Protests by independent truckers over Assembly Bill 5, California’s gig worker law, slowed the movement of imports and exports through the Port of Oakland in July, causing the number of containers handled to drop sharply compared to the same month a year ago, port officials said.

The number of loaded and unloaded twenty-foot containers fell by more than 45,000 in July compared to July 2021. It was a 28 percent drop to 116,629 containers.

The volume of inbound goods dropped by nearly 27 percent while outbound goods saw a nearly 31 percent drop during the same year-over-year period.

“The Port was closed nearly a week last month due to the trucker protests voicing concern over AB5,” Port of Oakland maritime director Bryan Brandes said. “This congestion reduced our overall July volume.”

Independent truckers and other independent workers have opposed AB 5 because it limits the flexible nature of their work.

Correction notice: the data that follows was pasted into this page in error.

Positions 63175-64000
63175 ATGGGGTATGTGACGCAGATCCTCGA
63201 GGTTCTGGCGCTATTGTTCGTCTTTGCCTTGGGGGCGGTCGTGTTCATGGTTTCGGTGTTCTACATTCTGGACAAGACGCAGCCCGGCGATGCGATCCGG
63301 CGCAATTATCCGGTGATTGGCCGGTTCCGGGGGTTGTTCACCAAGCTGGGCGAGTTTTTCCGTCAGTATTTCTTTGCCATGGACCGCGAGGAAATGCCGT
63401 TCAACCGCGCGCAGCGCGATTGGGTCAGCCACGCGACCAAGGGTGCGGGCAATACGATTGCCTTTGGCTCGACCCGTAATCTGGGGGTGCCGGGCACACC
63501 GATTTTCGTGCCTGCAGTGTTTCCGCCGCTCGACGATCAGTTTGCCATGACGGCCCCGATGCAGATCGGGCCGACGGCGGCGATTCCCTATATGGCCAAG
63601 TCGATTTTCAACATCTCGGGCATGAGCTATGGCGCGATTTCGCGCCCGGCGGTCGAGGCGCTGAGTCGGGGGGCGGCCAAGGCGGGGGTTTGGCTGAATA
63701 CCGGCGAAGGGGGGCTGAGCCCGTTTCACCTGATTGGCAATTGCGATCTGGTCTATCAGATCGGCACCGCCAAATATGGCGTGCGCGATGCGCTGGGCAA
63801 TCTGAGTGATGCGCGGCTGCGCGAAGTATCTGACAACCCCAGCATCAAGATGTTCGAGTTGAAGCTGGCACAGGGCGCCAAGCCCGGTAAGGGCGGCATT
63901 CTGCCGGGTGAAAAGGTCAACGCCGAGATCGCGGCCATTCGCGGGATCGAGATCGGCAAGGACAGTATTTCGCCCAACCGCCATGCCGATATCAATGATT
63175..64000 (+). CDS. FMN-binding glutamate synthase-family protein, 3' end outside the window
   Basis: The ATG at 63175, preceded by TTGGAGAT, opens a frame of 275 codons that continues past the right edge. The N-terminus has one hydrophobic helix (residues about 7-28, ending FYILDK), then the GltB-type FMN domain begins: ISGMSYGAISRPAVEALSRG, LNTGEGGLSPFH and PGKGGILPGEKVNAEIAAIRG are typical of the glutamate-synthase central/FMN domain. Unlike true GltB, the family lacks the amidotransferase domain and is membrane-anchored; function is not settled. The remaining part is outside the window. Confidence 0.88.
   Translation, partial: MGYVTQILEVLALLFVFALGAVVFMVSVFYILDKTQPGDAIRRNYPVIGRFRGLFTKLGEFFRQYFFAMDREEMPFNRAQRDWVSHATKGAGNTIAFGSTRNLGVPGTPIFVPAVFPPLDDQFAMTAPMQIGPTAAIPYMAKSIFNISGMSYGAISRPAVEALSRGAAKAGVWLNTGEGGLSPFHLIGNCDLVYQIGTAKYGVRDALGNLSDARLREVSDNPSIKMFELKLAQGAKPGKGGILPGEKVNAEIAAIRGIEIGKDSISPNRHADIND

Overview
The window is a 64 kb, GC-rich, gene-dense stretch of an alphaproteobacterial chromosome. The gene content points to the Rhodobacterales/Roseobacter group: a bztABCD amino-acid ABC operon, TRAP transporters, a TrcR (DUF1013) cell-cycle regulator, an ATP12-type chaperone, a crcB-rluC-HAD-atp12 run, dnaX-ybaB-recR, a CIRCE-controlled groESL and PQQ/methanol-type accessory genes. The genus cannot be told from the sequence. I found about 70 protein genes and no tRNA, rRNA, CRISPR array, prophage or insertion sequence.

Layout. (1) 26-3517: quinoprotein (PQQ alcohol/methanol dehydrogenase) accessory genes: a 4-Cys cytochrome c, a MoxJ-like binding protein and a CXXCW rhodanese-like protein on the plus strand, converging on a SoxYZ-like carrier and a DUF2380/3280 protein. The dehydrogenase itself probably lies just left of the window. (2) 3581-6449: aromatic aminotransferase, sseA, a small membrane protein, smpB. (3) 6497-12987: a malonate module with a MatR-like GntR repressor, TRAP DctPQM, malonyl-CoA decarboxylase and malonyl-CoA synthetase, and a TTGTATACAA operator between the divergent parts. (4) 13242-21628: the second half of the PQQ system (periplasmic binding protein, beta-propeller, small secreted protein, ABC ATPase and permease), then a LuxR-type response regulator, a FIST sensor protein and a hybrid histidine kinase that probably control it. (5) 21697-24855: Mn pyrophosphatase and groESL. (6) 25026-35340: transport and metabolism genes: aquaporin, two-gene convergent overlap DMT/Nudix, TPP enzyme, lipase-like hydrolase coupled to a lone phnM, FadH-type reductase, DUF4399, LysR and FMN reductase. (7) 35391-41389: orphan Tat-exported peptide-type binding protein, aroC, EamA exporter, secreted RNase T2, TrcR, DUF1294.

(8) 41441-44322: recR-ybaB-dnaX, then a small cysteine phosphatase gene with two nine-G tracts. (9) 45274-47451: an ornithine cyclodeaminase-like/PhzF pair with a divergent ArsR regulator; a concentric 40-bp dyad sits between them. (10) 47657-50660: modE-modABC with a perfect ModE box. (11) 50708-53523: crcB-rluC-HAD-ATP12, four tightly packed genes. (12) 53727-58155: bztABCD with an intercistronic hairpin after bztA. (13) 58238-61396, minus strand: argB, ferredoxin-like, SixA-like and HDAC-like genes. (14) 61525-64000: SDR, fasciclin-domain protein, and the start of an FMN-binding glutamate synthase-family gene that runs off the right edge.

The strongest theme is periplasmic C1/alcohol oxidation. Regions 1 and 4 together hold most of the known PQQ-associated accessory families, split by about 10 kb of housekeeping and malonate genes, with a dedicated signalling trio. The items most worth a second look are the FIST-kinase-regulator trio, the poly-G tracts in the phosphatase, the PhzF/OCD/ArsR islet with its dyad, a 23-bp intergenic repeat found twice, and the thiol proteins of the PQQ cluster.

Imports are down 4 percent for 2022, through July, compared to the same period last year. Demand for imports may be declining, port officials said.

Oakland’s port continues to experience supply chain issues and port officials said the protests last month aggravated those issues. Not only did the protests slow the unloading process, but they also hampered the movement of those imports to U.S. stores.

Loading export goods was also hampered by congestion in container yards, and exporters are having a challenging time coordinating shipping activities due to the protests and supply chain constraints.

Port officials said it may be Aug. 25 before the port recovers from the protests.

Keith Burbank is currently a fulltime reporter covering Alameda County and Oakland news for Bay City News. He has also worked on the Data Points project for Local News Matters, finding trends and stories about the region through data. In 2019, he was a California Fellow at the USC Annenberg Center for Health Journalism, producing a series about homeless deaths in Santa Clara County. He worked as a swing shift editor for the newswire for several years as well. Outside of journalism, Keith enjoys computer programming, math, economics and music.